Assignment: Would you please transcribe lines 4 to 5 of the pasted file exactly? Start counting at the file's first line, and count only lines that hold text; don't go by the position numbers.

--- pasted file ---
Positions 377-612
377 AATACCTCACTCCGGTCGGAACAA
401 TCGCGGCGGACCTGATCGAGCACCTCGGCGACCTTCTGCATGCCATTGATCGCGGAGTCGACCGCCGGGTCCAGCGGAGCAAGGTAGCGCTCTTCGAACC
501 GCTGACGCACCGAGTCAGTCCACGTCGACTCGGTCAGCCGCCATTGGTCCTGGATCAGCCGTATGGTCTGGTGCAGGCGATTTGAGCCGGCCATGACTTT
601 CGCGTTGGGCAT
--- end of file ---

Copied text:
501 GCTGACGCACCGAGTCAGTCCACGTCGACTCGGTCAGCCGCCATTGGTCCTGGATCAGCCGTATGGTCTGGTGCAGGCGATTTGAGCCGGCCATGACTTT
601 CGCGTTGGGCAT